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On March 22, 2010, the Court of Appeals for the Third Circuit issued its 2-1 opinion (No. 09-4266) in the Philadelphia Newspapers, LLC bankruptcy case.  The Third Circuit Court, utilizing a strict constructionist viewpoint, held that the Debtor could sell its assets pursuant to a plan of reorganization without providing secured creditors a right to credit bid their debt.


In the bankruptcy case, the Debtors proposed a plan of reorganization (the "Plan"), which provided for the sale of substantially all of the Debtors' assets free and clear of all liens.  The Debtors selected as a stalking horse a group whose members consisted primarily of former and current equityholders and management of the Debtors.  The Plan further provided that the Debtors' primary secured lenders, who were owed more than $300 million, would not be entitled to credit bid their debt.  Instead, the sale procedures would require all bids to be in cash.  The Plan sale was expected to generate approximately $37 million in cash for the Lenders (along with other non-cash consideration).

The Bankruptcy Court refused to approve bid procedures, which deprived the lenders of their right to credit bid.  On appeal, the District Court reversed, holding that section 1129(b)(2)(A) of the Bankruptcy Code explicitly permits a Plan sale of assets without credit bid rights.  This appeal to the Third Circuit followed.  The District Court order was stayed pending resolution of the appeal.

Third Circuit's analysis

In reaching its decision, the Third Circuit looked to what it characterized as the unambiguous plain language of Bankruptcy Code section 1129(b)(2)(A), which provides that a plan of reorganization is fair and equitable as to a holder of a secured claim (and thus may be confirmed over a secured creditor's objection, or "crammed down") if: (i) the secured creditor retains its liens and receives deferred cash payments; (ii) the plan provides for a sale of assets subject to the secured creditor's right to credit bid; or (iii) the secured creditor receives the "indubitable equivalent" of its secured claim.  The Third Circuit primarily focused its analysis on the Bankruptcy Code's use of the disjunctive "or" and determined that the subsection provisions of 1129(b)(2)(A) provide distinct, non-mutually exclusive alternatives: a debtor may propose a plan that satisfies one, two, or all of the subsections.  But only one need be satisfied in order to find a plan fair and equitable.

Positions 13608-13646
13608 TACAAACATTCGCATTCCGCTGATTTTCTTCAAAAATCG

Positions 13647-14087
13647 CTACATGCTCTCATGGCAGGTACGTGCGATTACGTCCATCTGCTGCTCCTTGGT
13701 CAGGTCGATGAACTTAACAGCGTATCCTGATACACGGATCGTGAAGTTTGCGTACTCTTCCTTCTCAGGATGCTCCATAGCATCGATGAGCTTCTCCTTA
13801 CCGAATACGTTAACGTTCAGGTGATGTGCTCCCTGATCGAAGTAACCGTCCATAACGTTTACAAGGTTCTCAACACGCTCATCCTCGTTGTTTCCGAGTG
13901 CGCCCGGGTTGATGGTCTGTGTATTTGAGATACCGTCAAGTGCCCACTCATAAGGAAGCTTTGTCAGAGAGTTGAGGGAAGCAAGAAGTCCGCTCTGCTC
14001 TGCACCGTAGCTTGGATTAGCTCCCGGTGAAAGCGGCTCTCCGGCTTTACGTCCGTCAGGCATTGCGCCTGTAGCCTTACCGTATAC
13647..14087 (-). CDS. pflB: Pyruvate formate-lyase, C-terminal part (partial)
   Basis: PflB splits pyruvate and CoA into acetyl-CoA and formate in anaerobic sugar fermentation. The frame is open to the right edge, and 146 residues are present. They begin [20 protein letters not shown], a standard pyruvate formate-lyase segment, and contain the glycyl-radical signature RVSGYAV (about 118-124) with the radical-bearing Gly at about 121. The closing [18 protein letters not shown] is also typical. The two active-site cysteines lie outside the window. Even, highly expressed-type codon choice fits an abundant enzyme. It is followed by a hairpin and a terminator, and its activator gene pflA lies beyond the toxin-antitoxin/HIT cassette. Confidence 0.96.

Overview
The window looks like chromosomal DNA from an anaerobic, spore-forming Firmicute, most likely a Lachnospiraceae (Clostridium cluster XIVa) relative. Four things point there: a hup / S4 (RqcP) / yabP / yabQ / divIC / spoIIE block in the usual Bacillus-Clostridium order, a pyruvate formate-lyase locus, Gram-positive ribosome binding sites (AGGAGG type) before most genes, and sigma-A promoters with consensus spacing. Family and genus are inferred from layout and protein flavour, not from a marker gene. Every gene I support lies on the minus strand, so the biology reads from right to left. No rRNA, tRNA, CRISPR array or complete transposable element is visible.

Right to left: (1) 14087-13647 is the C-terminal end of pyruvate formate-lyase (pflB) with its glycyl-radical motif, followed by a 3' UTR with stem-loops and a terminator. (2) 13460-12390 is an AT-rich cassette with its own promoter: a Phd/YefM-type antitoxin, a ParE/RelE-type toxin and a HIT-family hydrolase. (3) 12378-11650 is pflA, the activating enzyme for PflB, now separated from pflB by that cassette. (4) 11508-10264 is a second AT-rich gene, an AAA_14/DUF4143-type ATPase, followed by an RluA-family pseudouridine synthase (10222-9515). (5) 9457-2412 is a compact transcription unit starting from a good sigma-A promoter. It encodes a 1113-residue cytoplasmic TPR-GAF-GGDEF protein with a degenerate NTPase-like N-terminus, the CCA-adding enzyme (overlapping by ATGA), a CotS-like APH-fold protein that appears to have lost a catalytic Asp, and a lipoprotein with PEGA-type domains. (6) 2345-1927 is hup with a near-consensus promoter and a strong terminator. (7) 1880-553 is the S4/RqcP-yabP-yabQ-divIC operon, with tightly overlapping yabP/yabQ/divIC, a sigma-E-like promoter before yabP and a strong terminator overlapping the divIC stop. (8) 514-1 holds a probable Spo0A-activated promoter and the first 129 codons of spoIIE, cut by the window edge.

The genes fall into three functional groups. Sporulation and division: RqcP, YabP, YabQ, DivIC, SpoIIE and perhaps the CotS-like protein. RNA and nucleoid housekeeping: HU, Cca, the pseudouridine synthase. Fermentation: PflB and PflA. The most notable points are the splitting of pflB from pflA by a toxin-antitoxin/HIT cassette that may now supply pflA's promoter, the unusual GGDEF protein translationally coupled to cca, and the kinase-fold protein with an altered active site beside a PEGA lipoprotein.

The Court was quick to note that it was not holding that the sale proposed in the Debtors' Plan equaled the indubitable equivalent of the lenders' secured claims.  That fact specific issue will be decided in connection with the Bankruptcy Court's hearing to consider confirmation of the Plan.  In fact, the Circuit Court observed that the lenders will be able to argue at the confirmation hearing that the restriction on credit bidding failed to generate fair market value thus preventing the lenders from receiving the indubitable equivalent of their claim.

The Dissent

Judge Ambro issued a dissenting opinion in which he criticized the majority's finding that the language of section 1129(b)(2)(A) was unambiguous and bemoaned the policy consequences of the majority decision.  In Judge Ambro's view, the language of section 1129(b)(2)(A) can more plausibly be read to require the preservation of credit bid rights in the context of a sale of assets under a plan of reorganization.  He further argued that the majority's holding would result in an uprooting of the "settled expectations of secured lending" and would deprive secured lenders of the benefit of their bargains with the debtor.


The Philadelphia Newspapers decision is now the second Circuit level opinion holding that a secured lender does not have the absolute right to credit bid under section 1129(b)(2)(A)(iii).  The Fifth Circuit reached the same conclusion in the plan confirmation context in the Pacific Lumber1 case.  These two decisions will have a substantial impact on secured lenders, providing, as they do, a powerful tool for debtors to cram down an unpalatable plan.  Secured lenders will do well to keep these decisions in mind when negotiating terms in DIP lending or cash collateral orders.  At a minimum, such documents should contain a reaffirmation of the lenders' credit bid rights, even if it's not now known whether they would be enforced by a bankruptcy court.  In addition, preservation of credit bid rights could be required as additional adequate protection.

1584 F.3d 229 (5th Cir. 2009)